We needed a better filament storage solution that could regulate the temperature and humidity inside the cabinet, so we built one that can hold 12 rolls! I also tried my hand at etching a glass door. Check it out!
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This filament cabinet was designed to hold a lot of filament. There are commercially available filament boxes but they either weren’t temperature or humidity controlled or they didn’t hold enough filament. So we started from scratch and Josh mocked one up in Fusion 360. Our goal was to keep the entire cabinet under a half sheet of plywood.
I took the cut list and used the table saw to make quick work of the plywood. To secure the shelf to the side panels, I cut a 1/4″ dado in the two sides. Using wood glue and brad nails, I assembled the cabinet together. To hang the cabinet on the wall, I cut keyholes in the back using a special bit for my router. This keyhole bit plunges into the wood and carves a groove so you can hang the whole thing on the wall with some screws.
For the door frame, I decided to cut half-lap joints for additional strength. With this rectangular frame, I needed to cut in the rabbet for the glass door panel to sit in. I took my rabbeting bit and ran it on the inside of the frame, making a 1/4″ ledge for the glass. To hold the panel in place once it’s done, I used a point driver. This staple-gun-like tool adds points, the little rectangular tabs that you see in the back of picture frames.
We wanted the door to hinge upward so that you could get to the filament easily. We used full-overlap, soft close hinges and some gas struts to help hold the door in its open position. In the video we didn’t add the struts because we cut the frame wrong, the plans have been updated to fix this. I used a concealed hinge jig to install the hinges on the door frame and then screwed them into the top of the cabinet.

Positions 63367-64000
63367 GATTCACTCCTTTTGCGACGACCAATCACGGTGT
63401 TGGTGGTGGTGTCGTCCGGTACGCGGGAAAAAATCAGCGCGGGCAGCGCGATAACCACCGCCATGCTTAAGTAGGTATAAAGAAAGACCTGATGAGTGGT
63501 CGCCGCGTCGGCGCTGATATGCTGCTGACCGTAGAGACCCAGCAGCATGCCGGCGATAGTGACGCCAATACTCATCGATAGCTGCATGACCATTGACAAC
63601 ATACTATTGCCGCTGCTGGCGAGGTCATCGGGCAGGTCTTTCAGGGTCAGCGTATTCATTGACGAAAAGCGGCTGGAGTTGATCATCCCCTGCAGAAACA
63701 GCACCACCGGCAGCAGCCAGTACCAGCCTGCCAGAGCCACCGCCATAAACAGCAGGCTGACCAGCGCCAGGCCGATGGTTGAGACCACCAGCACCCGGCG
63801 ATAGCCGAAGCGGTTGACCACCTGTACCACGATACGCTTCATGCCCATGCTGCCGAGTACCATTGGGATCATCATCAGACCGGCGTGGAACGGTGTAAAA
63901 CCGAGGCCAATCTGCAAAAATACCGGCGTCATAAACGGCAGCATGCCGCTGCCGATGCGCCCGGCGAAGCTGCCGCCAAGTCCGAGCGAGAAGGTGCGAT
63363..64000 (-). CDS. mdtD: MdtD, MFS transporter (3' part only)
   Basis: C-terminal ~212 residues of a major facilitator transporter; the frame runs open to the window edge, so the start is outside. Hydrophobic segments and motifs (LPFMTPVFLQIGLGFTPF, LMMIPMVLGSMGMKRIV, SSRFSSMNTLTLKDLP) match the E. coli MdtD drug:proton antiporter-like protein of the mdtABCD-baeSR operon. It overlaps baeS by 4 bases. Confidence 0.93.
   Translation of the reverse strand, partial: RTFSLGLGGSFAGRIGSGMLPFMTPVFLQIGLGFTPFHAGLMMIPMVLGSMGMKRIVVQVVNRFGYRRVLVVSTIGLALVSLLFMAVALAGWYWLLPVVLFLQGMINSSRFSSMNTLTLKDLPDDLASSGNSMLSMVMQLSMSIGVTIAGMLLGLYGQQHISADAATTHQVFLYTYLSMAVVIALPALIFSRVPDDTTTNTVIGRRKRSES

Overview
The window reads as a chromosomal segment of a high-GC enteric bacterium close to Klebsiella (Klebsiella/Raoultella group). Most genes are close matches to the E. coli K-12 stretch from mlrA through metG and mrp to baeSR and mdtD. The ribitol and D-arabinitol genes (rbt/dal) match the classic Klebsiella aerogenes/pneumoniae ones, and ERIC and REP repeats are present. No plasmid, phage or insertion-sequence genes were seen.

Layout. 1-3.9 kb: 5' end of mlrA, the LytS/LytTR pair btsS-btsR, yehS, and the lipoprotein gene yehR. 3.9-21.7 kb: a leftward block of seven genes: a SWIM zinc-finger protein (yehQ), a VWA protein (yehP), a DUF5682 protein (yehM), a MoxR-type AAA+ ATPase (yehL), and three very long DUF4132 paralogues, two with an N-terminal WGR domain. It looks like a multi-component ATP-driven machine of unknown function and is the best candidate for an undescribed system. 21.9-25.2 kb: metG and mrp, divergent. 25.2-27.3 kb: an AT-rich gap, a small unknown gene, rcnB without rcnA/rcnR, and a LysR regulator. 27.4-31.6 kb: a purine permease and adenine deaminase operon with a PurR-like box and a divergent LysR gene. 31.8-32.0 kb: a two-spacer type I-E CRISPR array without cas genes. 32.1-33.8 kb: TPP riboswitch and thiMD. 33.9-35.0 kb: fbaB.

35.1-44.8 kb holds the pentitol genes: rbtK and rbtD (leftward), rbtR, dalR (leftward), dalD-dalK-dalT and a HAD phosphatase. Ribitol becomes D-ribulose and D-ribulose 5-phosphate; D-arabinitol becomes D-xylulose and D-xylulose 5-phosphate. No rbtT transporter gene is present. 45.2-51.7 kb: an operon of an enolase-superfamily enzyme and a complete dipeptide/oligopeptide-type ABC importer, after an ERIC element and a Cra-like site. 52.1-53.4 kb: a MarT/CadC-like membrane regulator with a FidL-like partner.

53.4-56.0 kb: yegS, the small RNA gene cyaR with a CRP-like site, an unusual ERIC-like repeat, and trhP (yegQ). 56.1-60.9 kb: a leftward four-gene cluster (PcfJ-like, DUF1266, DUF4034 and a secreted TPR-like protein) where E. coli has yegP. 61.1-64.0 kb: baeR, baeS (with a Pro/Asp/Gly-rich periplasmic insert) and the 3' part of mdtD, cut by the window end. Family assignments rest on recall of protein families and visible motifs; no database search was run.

We wanted the door to have a cool design so I asked our graphic designer Forby to make a variation of the ILTMS “M” logo that could look cool on the door. I cut this design out on the vinyl cutter and applied it to the cut piece of glass. This mask would keep the glass clear while the unmasked portions would be chemically etched using a special solution.
I painted on the glass etching solution and let it sit for about 10 minutes. To wash off the solution, I went outside and used a garden hose to clean off the surface. What was left was the etched surface and the vinyl masks. Once all of the masking was removed, it looked really cool. The mixture of clear and etched glass was really interesting and could be masked to make all sorts of designs. I dried the door and installed it in the cabinet frame with the point driver.
Because certain types of 3d printing filament are hydroscopic, or the absorb water from the air, they should kept in an area that controls both the temperature and the relative humidity. In order to make our cabinet do both, Josh found a heating rod meant for gun safes that raises the temperature in a space and forces out the wet air. I mounted the rod inside the cabinet and drilled some holes on the side to act as vents. To monitor the conditions inside the cabinet, we also added an inexpensive temperature and humidity sensor.
Now that the cabinet is set for filament storage, we hand the thought that the filament could be drawn from inside the cabinet while printing. Josh modeled up some simple spool holders using skateboard bearings and we drilled a hole under the spool location. We placed one of our printers under the hung cabinet and were able to easily print directly from the closed cabinet!
Because this cabinet is going above my electronics station I wanted it to hang my tool underneath. I transferred my magnetic tool holders to the cabinet’s underside and mounted a power strip to the side. With these additional pieces added, the filament cabinet was completed.
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